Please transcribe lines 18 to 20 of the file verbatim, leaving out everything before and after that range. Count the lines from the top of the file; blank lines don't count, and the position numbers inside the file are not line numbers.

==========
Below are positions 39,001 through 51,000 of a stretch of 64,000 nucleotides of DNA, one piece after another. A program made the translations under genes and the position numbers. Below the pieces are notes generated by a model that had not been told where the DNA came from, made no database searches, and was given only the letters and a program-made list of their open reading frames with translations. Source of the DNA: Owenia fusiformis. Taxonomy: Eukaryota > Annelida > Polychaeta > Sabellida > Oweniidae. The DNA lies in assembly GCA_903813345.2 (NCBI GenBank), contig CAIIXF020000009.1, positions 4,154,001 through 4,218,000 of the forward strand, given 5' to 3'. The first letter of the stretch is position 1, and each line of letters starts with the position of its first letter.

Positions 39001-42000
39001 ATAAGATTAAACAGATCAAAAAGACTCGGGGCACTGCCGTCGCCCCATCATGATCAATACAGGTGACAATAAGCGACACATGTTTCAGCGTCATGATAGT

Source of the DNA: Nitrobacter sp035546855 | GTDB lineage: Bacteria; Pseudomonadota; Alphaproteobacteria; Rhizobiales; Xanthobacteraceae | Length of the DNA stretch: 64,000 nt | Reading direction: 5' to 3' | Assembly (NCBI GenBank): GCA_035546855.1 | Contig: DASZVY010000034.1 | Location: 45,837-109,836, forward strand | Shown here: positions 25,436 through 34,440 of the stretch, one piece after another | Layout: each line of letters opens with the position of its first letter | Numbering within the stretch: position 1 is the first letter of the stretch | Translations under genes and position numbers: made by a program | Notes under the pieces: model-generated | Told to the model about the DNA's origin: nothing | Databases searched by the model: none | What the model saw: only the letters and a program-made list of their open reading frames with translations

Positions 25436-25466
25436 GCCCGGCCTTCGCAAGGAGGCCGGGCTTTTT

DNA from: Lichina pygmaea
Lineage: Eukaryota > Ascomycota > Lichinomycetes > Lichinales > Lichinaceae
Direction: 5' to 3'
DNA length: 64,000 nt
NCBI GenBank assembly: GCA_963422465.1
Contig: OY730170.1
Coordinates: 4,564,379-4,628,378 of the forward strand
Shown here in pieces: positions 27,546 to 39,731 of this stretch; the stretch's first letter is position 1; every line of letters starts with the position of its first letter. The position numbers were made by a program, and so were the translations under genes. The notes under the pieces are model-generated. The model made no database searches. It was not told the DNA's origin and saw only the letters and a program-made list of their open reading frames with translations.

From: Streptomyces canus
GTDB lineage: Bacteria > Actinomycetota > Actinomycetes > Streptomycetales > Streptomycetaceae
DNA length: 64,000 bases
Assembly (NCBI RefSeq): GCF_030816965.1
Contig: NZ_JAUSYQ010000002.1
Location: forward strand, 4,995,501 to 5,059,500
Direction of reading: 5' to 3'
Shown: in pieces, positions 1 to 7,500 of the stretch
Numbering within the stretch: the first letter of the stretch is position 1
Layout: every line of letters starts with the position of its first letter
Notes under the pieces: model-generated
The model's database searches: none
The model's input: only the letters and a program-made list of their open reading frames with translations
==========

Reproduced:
Assembly (NCBI RefSeq): GCF_030816965.1
Contig: NZ_JAUSYQ010000002.1
Location: forward strand, 4,995,501 to 5,059,500